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China Jute

China Jute
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China Jute

Abutilon theophrasti (Velvetleaf, China Jute, Buttonweed, Butterprint, Pie-marker, or Indian Mallow) is an annual plant in the family Malvaceae, native to southern Asia. Its specific epithet theophrasti commemorates the ancient Greek botanist-philosopher Theophrastus.



It grows to 1 m tall, and has velvet-like heart-shaped leaves 15–25 cm broad. The flowers are yellow or orange, 4 cm diameter, maturing into button-shaped capsules which split lengthwise to release the seeds. The flowers and plants have a fruity scent.

Velvetleaf grows as a weed primarily in cropland, especially corn fields, and it can also be found on roadsides and in gardens. Velvetleaf prefers rich and cultivated soils, such as those used in agriculture.

Cultivation and uses

Velvetleaf has been grown in China since around 2000 BCE for its strong, jute-like fibre. The leaves are edible, stir-fried or in omelette. The plant is known as maabulha in the Maldives and its leaves were part of the traditional Maldivian cuisine, usually finely chopped and mixed with Maldive fish and grated coconut in a dish known as mas huni. The seeds are eaten in China and Kashmir.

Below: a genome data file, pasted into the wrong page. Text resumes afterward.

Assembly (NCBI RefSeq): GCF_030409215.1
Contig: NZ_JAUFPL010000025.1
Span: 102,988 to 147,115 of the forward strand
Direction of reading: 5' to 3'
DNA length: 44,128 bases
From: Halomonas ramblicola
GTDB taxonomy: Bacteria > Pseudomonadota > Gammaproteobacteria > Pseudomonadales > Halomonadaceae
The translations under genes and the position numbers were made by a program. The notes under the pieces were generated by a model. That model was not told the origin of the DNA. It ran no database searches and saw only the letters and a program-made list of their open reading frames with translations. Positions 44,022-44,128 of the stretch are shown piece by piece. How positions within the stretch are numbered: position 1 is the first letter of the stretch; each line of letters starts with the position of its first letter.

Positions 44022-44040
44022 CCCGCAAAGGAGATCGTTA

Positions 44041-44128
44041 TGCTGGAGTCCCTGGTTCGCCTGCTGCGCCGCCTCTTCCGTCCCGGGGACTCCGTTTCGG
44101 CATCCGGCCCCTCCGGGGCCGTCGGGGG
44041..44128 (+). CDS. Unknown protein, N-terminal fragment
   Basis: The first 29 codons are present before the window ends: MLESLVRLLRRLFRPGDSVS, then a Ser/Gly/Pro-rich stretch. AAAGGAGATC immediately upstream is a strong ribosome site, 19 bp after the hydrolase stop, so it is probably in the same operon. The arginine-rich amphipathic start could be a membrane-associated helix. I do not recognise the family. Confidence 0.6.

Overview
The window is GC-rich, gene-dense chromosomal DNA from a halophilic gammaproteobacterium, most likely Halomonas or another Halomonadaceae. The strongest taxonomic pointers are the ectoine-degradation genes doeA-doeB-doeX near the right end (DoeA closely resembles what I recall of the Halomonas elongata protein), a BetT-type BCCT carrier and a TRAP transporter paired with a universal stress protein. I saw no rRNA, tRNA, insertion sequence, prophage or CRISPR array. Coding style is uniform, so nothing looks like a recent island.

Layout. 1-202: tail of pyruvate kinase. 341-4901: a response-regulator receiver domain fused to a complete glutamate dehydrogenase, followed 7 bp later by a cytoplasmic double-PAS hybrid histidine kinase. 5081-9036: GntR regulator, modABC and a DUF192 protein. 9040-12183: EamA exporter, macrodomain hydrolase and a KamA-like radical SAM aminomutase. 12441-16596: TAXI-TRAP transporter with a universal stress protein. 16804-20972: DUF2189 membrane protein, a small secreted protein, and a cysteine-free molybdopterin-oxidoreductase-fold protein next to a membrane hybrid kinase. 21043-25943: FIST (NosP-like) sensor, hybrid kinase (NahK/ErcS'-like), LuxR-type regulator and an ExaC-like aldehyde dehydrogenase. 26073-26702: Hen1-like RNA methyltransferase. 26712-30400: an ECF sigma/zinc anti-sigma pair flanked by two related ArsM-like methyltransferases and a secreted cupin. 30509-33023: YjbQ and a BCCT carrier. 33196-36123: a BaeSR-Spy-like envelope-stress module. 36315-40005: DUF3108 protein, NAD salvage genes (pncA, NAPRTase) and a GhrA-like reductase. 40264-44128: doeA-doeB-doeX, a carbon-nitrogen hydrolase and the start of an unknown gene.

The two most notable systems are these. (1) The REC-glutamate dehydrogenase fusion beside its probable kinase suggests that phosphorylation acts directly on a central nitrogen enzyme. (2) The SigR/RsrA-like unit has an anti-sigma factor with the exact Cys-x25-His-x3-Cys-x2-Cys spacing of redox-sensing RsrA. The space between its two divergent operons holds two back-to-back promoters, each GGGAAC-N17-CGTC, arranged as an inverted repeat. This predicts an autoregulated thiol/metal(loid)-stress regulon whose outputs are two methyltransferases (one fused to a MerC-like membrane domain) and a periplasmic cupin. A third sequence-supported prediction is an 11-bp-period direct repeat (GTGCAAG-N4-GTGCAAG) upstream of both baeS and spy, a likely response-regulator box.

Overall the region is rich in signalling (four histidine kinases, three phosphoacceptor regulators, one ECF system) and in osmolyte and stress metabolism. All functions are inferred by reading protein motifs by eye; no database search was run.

Fresh leaves are described as bitter. Thawed frozen jute tastes spinachy and grassy but mild. It is mucilaginous (similar to Malabar spinach) and has an extremely slippery texture.

Health Benefits of China Jute

Jute leaf contains vitamins A, B6 and C, calcium, copper, folate, iron, manganese, magnesium, niacin, potassium, thiamin and zinc. Jute contains mucilage, considered a detoxifying agent as well as a rich source of soluble fiber.

Invasive species

In midwestern and northeastern regions of the United States, eastern Canada and the Eastern Mediterranean, A. theophrasti is considered a damaging weed to agricultural crops, especially corn and soybeans. Velvetleaf is an extremely competitive plant, so much so that it can steal nutrients and water from crops. Velvetleaf is controllable by herbicides.

Recipe using Jute Leaves
Read more at Wikipedia.
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